t Boykin Mill, corn is ground today as it has been for 200 years. Water rushing through the spillway behind the dam of the mill pond is channeled through 100-year-old turbines to power the mill.
The corn is crushed between two ancient millstones which are hand dressed with with notched surfaces, and which weigh a ton each. These rotate slowly, maintaining a cool temperature to retain the essential oils and preserve the delicious flavor of the corn.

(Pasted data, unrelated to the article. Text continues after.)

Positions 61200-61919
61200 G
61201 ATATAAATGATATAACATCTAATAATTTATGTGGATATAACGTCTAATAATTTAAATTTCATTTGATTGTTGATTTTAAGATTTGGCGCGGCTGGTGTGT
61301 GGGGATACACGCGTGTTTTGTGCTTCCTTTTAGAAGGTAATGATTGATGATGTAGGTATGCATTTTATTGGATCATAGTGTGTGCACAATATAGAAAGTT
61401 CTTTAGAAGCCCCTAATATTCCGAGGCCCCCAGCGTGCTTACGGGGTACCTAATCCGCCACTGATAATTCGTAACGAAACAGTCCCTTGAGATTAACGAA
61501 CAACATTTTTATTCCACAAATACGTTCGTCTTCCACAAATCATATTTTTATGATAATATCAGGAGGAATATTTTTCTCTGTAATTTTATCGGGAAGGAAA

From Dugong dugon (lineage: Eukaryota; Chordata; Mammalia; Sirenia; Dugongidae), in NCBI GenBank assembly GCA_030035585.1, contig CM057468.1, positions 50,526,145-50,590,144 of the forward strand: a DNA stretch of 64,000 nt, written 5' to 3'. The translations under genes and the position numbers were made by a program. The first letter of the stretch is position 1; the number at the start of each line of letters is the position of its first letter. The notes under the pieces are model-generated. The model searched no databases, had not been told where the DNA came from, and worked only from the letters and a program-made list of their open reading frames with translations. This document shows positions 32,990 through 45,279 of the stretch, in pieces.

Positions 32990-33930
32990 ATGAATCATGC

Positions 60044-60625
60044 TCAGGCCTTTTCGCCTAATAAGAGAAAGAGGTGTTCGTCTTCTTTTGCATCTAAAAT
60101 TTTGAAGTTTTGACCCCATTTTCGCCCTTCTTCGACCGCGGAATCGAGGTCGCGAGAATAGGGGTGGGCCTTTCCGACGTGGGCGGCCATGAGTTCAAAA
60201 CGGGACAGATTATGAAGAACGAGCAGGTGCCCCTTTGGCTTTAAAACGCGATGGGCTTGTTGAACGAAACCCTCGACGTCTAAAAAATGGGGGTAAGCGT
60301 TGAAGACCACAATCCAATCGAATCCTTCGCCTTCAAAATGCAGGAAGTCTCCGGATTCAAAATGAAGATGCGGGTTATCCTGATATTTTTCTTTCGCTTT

No preservatives are added to our freshly ground Boykin Mill whole grain grits or meal, and for this reason, they are more perishable than commercial brands, and should be stored in a cool, dry place. Refrigeration or freezing are ideal.
The following recipe is for the blue ribbon corn meal dish which won first prize at the 1953 Kershaw County Fair:
Sift: 3/4 cup Boykin water-ground corn meal
1 1/4 cups all purpose flour
3 teaspoons baking powder
1 teaspoon salt
1/4 cup sugar
beat in a separate bowl:
then 3/4 cups of milk
and 1/4 cup melted shortening
Pour liquid into dry ingredients. Stir just to moisten. Place batter in 8" square, or 9" round pan. Bake at 400 degrees for 20 minutes.